The number of patients with gynecological malignant tumors is increasing every year. In the treatment for gynecological malignancy, various treatments such as oophorectomy, cytotoxic chemotherapy, and pelvic radiotherapy are used, and as a result of these treatments, the loss of ovarian function is inevitable in most cases [1]. Loss of ovarian function results in a decrease of estrogen causing physical and mental symptoms such as hot flashes, nocturnal sweating, anxiety, irritability, and impairment of QOL. These symptoms are similar to menopausal disorders, and efficacy can be expected with hormone replacement therapy (HRT). However, the safety of HRT has not been established in patients receiving treatment for estrogen-dependent tumors such as in endometrial cancer [13]. Besides, patients often decline HRT because of their concerns about the risk of thrombosis or breast cancer in Japan. Thus, there has been no “gold standard” for treating these mental and physical symptoms that arise from treatment for a malignant tumor.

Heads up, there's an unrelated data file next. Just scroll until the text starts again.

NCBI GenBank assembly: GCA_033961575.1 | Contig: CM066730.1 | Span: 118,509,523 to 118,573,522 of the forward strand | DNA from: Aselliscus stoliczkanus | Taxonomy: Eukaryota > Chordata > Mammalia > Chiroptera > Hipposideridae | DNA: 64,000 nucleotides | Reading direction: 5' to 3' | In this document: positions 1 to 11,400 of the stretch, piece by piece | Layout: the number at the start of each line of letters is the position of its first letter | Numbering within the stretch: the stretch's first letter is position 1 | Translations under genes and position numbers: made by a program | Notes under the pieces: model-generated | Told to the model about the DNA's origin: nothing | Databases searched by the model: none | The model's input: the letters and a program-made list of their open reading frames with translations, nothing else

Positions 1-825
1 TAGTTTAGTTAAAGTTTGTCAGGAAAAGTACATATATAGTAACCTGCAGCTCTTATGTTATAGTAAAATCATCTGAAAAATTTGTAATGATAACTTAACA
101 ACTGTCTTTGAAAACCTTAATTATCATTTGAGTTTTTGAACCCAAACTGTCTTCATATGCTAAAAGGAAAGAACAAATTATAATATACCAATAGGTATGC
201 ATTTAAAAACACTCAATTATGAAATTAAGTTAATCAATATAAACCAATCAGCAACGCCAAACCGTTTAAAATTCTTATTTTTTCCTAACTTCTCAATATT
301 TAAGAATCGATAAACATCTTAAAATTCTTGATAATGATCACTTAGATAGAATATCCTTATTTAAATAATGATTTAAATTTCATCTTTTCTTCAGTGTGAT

In Japan, Kampo medicine (Kampo) therapy is often used for patients with general malaise. Patients with menopausal symptoms arising from the loss of ovarian function are often prescribed tailor-made Kampo [4, 5]. However, the comprehensive therapeutic effect of Kampo for ovarian function loss due to anticancer treatment has not been elucidated. Previously, we reported on the effectiveness of Kamikihito (KKT) for menopausal symptoms associated with gonadotropin-releasing hormone (GnRH) agonist treatment [6]. KKT has been adapted for patients with a weak constitution such as anemia, insomnia, anxiety, and neurosis, and efficacy has been reported for the general malaise of menopausal disorders [7, 8]. Experimental studies of KKT have shown pharmacological effect on autonomic imbalance [912] and insomnia [13]. Thus, efficacy can be expected for the various symptoms following the loss of ovarian function. Kamishoyosan (KSS) is commonly used by Japanese gynecologists [14], and its efficacy for general malaise associated with menopausal disorder has been reported [15]. However, there has been no consensus regarding which Kampo to prescribe. Therefore, we conducted this study to evaluate the effect of KKT and KSS on menopausal symptoms in patients who had received treatment for gynecological malignancy.

2. Materials and Methods

2.1. Patients